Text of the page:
Abbott, Alison. "Germany Proposes Guidelines for Good Practice," Nature 390 (18/25
December 1998), p. 652.
[MUNICH] An independent panel the Deutsche Forschungspemeinschaff DFG) has put forward
a series of proposals for ensuring good scientific practice in Germany's Universities and research
institutes. Institutions failing to follow the guidelines should e excluded from research funding, it
Although the committee stresses that none of its recommendations is new, few German
universities have formal regulations for handling allegations of Scientific misconduct The (DFG
set up the panel in response to a recent case in which two senior researchers were found to have
systematically fabricated data over a blurrier of years (see Nature 387, 750 & 389, 105; 1997).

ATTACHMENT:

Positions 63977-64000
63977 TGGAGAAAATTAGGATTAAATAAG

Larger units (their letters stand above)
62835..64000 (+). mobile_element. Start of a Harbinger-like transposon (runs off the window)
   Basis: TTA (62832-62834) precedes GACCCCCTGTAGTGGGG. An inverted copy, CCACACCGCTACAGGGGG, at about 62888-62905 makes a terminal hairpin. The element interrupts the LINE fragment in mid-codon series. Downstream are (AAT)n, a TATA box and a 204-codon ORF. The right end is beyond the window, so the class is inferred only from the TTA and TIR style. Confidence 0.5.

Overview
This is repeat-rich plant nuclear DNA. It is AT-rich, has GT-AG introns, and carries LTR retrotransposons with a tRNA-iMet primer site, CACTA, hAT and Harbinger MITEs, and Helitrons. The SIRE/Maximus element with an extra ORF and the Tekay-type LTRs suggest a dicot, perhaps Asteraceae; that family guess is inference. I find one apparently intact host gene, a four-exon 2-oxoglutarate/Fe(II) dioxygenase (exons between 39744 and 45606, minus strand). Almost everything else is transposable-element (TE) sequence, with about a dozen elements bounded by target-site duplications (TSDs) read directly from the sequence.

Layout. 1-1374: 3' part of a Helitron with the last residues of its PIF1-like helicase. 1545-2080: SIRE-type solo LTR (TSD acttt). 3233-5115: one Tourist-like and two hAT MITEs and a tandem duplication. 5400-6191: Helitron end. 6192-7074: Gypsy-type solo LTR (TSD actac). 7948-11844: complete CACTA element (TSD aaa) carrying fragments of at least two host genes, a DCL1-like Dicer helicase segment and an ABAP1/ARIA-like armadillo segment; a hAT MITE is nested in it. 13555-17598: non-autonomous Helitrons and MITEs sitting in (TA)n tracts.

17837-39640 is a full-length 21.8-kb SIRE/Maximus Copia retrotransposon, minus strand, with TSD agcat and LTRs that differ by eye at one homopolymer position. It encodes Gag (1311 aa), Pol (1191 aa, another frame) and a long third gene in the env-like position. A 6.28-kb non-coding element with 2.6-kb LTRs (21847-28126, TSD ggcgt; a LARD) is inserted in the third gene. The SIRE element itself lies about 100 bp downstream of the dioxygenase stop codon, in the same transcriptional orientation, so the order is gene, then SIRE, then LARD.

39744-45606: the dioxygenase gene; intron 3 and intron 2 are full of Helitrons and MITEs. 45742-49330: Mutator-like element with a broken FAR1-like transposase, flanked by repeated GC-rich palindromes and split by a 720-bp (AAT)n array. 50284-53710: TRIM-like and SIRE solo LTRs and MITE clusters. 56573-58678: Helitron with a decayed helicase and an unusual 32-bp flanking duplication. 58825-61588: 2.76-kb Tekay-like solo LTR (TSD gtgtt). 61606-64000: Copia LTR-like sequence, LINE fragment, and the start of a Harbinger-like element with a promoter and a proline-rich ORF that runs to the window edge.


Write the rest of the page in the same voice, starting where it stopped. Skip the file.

In its proposals, issued this week, the committee says that universities should have clear
definitions of different types of misconduct - for example, plagiarism and manipulation of data -
and should make explicit where responsibility lies in a university for handling any concerns.
It also says that each institution should appoint an independent counsellor to whom a scientist
aware of scientific misconduct in their laboratory could turn, and that the DFG should appoint an
independent ombudsman to consider cases of scientific misconduct . Would-be whistleblowers,
or scientists who consider themselves unfairly accused, should be able to choose whether to
consult the local counsellor or the DFG ombudsman for advice.
The committee further recommends that the practice of honorary authorship should be
abandoned, and that all primary data on experiments should be held for a minimum of ten years.